Fire had always been a problem that plagued Edo, and in 1657 one of the greatest fires in its history swept through the city. The Great Meireki Fire, also known as the Long-sleeves Fire, burnt down 60% of the city over a two day period and claimed more than 100,000 lives. As destructive as the fire was though, it allowed a bursting-at-the-seems Edo to rebuild itself, with new city planning and construction laws aimed at keeping fires at bay. Included in these were the building of numerous hiyokechi (fire breaks and fire lanes), widening of streets, limitations on flame and lamp usage, as well as construction regulations stipulating the width of eaves and restricting permitted roofing materials. Finally, an organized fire fighting system was established with set areas of responsibility and control.
The end result of this was a city that could more easily accommodate its continued growth and expansion. By 1721, the population had grown to more than 1,000,000 people – almost equally divided between samurai and commoner – making it the largest city in the world.
Over the next 150 years, Edo would continue to grow and would become the political, economic, and cultural center of Japan. In its early years, the daimyo and their vassals coming into Edo for their enforced one year stays brought the cultures and customs of their own provinces with them, but as the population of Edo grow more stable – daimyo were required to leave their wives and children in Edo year-round with retainers needed to support them and maintain their estates – the city began to develop its own style and culture. Edo culture (kabuki, ukiyo-e woodblock prints with scenes of the city and its beautiful women and famous actors, fashion) began to flow back to the provinces via the Great Highways that linked Japan together, providing the start of a more unified sense of identity and nation.
Crisis, Change, and the Meiji Restoration
However, starting in the 1830s, the rigid social stratification imposed by the Shogunate, tension between increasingly wealthy and influential merchants and socially elite but indebted samurai, famine, a series of destructive earthquakes and tsunami, and finally, the arrival of Perry’s fleet in 1853, meant the beginning of the end for the Tokugawas.
Several powerful (and traditionally anti-Tokugawa) daimyo from the west pushed for the restoration of the Emperor to power, and after a series of battles – ranging from Kyoto to Kan’ei-ji in Edo – they succeeded in their goal. On January 3rd, 1868, the Meiji Emperor was restored to power, but there would continue to be battles against Tokugawa loyalists until 1869. While the Meiji Restoration was a remarkably bloodless and smooth transition of regimes, it represented a huge crisis for the newly christened Tokyo. Half of the city’s population had left to return to their home provinces, leaving the remaining half without a customer base and thus no means to support themselves – in May of 1868, the Meiji government even distributed rice to 430,000 residents of the city. However, as the new Meiji government was able to assert its control over the rest of the nation and its policies took hold, people began to flow back into Tokyo and in 1883, the population of the city once again topped one million.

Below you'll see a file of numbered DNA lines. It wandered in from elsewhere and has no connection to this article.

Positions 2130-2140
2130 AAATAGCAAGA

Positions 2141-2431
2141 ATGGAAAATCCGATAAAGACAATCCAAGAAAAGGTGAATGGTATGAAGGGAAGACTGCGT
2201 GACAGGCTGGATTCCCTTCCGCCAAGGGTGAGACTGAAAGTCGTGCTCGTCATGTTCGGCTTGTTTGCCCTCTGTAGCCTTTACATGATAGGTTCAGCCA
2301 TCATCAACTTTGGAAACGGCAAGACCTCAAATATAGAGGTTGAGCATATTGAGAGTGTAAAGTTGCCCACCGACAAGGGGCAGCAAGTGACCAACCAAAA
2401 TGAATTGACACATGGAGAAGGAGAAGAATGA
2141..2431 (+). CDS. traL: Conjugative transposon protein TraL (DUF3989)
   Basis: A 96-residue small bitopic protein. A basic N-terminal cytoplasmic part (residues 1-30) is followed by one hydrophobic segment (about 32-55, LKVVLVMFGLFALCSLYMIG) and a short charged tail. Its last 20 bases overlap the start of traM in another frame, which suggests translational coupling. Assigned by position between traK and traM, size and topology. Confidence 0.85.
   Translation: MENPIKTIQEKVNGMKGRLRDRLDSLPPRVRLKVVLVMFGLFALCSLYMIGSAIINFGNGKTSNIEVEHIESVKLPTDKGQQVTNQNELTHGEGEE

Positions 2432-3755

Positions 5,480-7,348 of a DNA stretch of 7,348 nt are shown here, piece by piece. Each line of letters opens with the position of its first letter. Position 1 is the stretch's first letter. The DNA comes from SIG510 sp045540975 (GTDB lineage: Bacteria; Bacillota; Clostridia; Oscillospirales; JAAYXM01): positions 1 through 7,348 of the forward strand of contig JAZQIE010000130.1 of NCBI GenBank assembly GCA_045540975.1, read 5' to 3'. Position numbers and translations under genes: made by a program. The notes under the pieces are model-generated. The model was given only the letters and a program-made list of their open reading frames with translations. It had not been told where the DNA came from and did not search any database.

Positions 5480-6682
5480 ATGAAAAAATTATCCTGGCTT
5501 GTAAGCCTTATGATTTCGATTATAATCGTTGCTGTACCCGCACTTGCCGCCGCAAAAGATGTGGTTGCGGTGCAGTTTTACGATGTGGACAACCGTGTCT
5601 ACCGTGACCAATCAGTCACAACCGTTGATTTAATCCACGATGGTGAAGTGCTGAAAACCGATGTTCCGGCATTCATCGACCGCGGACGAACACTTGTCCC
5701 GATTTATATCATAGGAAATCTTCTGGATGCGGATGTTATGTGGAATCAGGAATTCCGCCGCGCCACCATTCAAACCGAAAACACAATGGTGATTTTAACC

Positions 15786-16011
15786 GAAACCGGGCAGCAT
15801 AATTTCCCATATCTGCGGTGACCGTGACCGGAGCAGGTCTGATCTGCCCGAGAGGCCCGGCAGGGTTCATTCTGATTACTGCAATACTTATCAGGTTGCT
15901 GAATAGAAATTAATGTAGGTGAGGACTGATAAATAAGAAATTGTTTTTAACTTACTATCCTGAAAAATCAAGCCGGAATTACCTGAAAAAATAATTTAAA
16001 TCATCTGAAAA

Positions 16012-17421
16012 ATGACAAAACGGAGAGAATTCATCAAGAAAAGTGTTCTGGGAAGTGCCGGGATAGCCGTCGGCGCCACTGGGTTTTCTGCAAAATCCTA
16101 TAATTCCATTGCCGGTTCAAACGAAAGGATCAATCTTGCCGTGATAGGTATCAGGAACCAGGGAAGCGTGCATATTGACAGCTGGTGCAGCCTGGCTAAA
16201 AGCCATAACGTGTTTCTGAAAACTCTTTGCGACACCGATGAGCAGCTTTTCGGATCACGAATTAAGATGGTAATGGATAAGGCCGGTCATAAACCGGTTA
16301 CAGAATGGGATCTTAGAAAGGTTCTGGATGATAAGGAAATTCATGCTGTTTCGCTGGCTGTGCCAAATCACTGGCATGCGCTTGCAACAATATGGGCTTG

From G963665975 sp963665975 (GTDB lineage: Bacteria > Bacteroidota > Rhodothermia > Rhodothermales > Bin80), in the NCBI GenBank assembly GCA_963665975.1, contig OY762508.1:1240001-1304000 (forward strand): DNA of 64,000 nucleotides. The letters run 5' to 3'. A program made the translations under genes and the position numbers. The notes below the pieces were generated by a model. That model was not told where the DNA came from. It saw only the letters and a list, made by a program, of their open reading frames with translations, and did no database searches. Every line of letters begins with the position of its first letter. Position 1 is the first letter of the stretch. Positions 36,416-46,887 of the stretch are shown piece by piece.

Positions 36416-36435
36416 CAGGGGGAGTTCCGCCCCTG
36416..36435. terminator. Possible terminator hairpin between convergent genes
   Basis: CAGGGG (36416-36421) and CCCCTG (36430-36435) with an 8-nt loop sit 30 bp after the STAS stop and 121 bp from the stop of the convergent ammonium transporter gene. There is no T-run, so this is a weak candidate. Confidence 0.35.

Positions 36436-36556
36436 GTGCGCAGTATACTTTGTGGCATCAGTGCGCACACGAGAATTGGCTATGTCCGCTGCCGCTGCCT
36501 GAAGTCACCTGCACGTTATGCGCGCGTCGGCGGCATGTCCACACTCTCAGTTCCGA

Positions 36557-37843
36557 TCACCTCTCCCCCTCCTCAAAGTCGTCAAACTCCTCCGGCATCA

Meiji Period (1868-1912) Tokyo saw rapid Westernization and the build-up of its infrastructure. Japan’s first railway station opened in Shinagawa in 1872. Then in 1877, it held an international Industrial Exposition in Ueno Park. Many of the first Western style buildings in Japan were built in Tokyo in the 1890s, including the Bank of Japan. There was also in influx of foreigners in Tokyo as well due to the establishment of legations, embassies, and the opening of a settlement exclusively for foreigners in Tsukiji. Tokyo, and Japan, rushed into the 20th century and started to make its presence felt on the international stage – decisively beating Russia in the Russo-Japan War of 1905 and then hosting the international Meiji Industrial Exposition of 1907.